JNP Podcasts
Compensating for a shifting world: evolving reference frames of visual and auditory signals across three multimodal brain areas

Compensating for a shifting world: evolving reference frames of visual and auditory signals across three multimodal brain areas

July 12, 2021

Auditory and visual information are processed differently by the brain, especially when it comes to space.  In vision, the retina senses the locations of images with respect to where the eyes are pointing.  In hearing, the cues our brains use to localize sound tell us where the sound is positioned with respect to the head and ears.  How then do we perceive space as unified? In particular, how do our brains compensate for eye movements that constantly shift the relationship of the visual and auditory scenes?

In this podcast Editor in Chief Nino Ramirez and author Jennifer Groh discuss the manuscript titled  “Compensating for a shifting world: evolving reference frames of visual and auditory signals across three multimodal brain areas” by Caruso et al. Models for visual-auditory integration posit that visual signals are eye-centered throughout the brain, while auditory signals are converted from head-centered to eye-centered coordinates. In the manuscript they show instead that both modalities largely employ hybrid reference frames: neither fully head- nor eye-centered. Across three hubs of the oculomotor network (intraparietal cortex, frontal eye field, and superior colliculus) visual and auditory signals evolve from hybrid to a common eye-centered format via different dynamics across brain areas and time. 

Valeria C. Caruso, Daniel S. Pages, Marc A. Sommer, and Jennifer M. Groh

#neuroscience @jmgrohneuro

Check out the article here:  https://doi.org/10.1152/jn.00385.2020  

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The Neurocene-Exploring Developments in the Field of Neuroscience

The Neurocene-Exploring Developments in the Field of Neuroscience

June 18, 2021

In this podcast Editor in Chief Nino Ramirez and Associate Editor Prof. John Krakauer discuss JNP’s new manuscript type the Neurocene. The Neurocene is a narrative that explores accelerating developments in the field of neuroscience, placing them in their historical and present context. Authors should provide a personalized and thoughtful viewpoint of a topic that does not seek to either provide definitive proof or a final conclusion.

This long-form scientific essay may focus on cultural currents, books and biography, philosophy and the history of science, and on puzzles, paradoxes, and controversies within the field of neuroscience itself. The article is meant to be inclusive, and the only stipulation is that the essay be written with longevity in mind - they should be read with equal pleasure and interest decades after their publication date.

 

For more information on the Journal of Neurophysiology's manuscript types click here: https://journals.physiology.org/jn/article-types 

#neuroscience 

Respiratory effects of low and high doses of fentanyl in control and β-arrestin 2 deficient mice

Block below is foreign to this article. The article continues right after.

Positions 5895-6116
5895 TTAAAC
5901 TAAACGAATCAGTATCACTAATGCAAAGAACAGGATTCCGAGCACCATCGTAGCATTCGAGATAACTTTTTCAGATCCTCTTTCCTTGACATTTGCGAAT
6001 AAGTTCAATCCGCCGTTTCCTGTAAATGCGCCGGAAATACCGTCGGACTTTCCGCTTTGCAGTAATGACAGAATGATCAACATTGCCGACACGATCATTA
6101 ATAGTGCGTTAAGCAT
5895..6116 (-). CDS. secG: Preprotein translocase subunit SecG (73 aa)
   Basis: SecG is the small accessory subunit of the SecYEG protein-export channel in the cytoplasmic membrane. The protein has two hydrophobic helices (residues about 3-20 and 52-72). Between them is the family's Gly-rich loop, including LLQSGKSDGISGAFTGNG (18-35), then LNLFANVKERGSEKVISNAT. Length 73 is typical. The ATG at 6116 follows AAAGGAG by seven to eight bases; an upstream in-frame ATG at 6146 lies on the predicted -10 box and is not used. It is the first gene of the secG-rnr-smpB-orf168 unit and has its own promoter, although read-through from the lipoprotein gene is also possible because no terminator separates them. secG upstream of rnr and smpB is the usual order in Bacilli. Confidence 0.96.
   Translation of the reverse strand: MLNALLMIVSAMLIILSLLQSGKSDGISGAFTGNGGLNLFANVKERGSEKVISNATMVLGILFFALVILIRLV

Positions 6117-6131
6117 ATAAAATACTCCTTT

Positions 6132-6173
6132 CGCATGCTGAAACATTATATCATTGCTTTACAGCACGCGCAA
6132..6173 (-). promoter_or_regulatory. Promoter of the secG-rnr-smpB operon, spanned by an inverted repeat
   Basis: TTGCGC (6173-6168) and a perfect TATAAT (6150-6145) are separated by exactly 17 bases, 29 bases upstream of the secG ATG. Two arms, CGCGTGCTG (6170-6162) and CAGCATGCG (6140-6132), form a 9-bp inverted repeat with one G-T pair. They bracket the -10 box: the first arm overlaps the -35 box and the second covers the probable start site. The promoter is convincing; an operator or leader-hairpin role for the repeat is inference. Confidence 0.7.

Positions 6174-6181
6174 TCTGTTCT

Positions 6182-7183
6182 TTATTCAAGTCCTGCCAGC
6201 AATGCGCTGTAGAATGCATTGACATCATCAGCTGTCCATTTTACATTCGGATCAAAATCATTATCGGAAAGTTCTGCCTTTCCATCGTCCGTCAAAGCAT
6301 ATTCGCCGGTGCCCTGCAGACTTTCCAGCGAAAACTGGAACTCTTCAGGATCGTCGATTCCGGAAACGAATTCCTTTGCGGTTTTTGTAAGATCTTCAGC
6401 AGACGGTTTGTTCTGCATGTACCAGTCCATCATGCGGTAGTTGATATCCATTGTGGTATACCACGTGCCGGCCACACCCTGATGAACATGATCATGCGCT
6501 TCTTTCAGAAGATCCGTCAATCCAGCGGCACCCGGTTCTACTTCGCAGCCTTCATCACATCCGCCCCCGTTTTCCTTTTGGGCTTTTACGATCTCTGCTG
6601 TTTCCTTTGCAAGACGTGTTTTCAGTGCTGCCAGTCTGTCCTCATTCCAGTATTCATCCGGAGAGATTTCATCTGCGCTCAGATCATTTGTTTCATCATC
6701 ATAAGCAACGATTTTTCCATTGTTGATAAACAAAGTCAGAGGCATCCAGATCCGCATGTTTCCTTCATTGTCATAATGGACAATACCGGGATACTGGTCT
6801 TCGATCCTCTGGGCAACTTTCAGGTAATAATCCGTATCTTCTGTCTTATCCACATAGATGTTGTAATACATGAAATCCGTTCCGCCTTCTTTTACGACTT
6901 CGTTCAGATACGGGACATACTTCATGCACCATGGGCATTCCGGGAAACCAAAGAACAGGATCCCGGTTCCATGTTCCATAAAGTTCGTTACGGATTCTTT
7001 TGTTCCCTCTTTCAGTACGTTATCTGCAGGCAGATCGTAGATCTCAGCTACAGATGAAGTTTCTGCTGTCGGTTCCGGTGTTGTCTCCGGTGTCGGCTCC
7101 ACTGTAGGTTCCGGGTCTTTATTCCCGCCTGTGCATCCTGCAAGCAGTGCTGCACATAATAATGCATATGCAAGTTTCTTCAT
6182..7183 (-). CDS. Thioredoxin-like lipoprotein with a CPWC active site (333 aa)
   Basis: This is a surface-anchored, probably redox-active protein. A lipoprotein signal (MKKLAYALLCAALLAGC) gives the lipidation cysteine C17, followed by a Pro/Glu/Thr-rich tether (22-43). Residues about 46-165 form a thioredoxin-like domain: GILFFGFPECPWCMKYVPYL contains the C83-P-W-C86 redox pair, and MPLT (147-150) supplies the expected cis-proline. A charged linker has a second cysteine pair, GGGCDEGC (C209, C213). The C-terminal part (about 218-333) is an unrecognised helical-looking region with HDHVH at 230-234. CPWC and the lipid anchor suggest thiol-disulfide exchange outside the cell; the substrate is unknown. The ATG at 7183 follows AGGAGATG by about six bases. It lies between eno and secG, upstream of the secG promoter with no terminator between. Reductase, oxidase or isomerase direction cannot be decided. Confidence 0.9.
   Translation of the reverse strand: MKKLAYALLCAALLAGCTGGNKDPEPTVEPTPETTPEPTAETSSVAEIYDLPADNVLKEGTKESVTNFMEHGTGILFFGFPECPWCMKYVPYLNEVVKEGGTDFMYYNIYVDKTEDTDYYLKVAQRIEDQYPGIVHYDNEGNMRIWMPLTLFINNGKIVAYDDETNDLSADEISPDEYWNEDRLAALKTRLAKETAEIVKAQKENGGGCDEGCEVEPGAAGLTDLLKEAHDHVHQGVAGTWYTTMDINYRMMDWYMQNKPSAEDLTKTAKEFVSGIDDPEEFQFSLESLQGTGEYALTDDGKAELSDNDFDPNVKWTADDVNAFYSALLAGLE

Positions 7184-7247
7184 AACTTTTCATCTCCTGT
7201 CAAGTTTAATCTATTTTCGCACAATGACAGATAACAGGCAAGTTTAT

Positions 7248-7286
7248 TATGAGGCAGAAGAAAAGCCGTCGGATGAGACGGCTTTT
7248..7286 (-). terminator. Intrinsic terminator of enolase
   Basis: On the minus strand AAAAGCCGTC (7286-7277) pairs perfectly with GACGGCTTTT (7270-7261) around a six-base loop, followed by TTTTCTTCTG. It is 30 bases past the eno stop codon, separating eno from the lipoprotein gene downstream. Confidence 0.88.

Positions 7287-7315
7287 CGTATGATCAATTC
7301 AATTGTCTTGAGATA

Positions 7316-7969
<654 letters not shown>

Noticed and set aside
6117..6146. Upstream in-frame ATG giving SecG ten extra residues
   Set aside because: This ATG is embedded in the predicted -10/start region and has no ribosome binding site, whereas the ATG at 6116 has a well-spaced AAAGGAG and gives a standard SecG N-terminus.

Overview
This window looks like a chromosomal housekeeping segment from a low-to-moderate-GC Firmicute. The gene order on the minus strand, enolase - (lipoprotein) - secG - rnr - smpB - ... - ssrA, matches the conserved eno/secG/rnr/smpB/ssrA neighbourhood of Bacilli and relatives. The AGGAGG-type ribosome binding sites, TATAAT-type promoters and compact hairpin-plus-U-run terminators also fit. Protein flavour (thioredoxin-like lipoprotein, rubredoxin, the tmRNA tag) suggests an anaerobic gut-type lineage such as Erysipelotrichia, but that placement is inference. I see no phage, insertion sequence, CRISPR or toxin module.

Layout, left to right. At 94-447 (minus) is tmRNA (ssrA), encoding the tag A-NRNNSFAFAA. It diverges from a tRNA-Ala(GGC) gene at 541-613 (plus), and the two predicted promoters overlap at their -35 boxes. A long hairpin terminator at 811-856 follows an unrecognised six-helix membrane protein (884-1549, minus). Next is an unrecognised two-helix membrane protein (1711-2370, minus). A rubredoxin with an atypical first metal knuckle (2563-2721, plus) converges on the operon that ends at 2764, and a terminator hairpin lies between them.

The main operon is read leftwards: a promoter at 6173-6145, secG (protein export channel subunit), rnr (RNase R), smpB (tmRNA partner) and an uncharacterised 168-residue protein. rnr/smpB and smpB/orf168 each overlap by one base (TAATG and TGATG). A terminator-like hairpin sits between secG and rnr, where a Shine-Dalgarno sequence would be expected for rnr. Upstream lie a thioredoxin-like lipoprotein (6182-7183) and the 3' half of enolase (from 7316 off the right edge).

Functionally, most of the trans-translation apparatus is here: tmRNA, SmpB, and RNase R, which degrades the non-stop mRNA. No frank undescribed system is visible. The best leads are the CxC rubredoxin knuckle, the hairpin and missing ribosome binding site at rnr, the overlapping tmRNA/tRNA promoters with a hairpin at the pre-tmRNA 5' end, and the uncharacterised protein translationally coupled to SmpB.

Respiratory effects of low and high doses of fentanyl in control and β-arrestin 2 deficient mice

June 11, 2021

In this podcast Editor in Chief Nino Ramirez and senior author, Professor Haouzi of Pennsylvania State University discuss the paper titled “Respiratory effects of low and high doses of fentanyl in control and β-arrestin 2 deficient mice”. When life-threatening doses of fentanyl are used in mice, the beta-arrestin2 pathway appears to play a critical role in the recovery from an opioid overdose. This observation calls into question the use of G protein-biased μ-opioid receptor agonists, as a strategy for safer opioid analgesic drugs.

Check out the article here:  https://journals.physiology.org/doi/abs/10.1152/jn.00711.2020 

#neuroscience 

The effect of visual uncertainty on implicit motor adaptation

The effect of visual uncertainty on implicit motor adaptation

June 2, 2021

 What is sensorimotor adaptation? Why do the authors use this term rather than motor learning? What are some of the key features of sensorimotor adaptation, and in particular, why is the focus here on error-based learning? How do the author's results change the way we think about how visual uncertainty impacts adaptation?  

Out of the University of California, Professor Richard Ivry and JT Tsay discuss their recently published manuscript titled “The effect of visual uncertainty on implicit motor adaptation.” Sensorimotor adaptation is influenced by both the size and variance of error information. In the present study, we varied visual uncertainty and error size in a factorial manner and evaluated their joint effect on adaptation, using a feedback method that avoids inherent limitations with standard visuomotor tasks. Uncertainty attenuated adaptation but only when the error was small. This striking interaction highlights a novel constraint for models of sensorimotor adaptation.

 

Check out the article here: https://journals.physiology.org/doi/full/10.1152/jn.00493.2020 

#neuroscience #JNPPodcastSeries 

Music-selective neural populations arise without musical training

Music-selective neural populations arise without musical training

May 25, 2021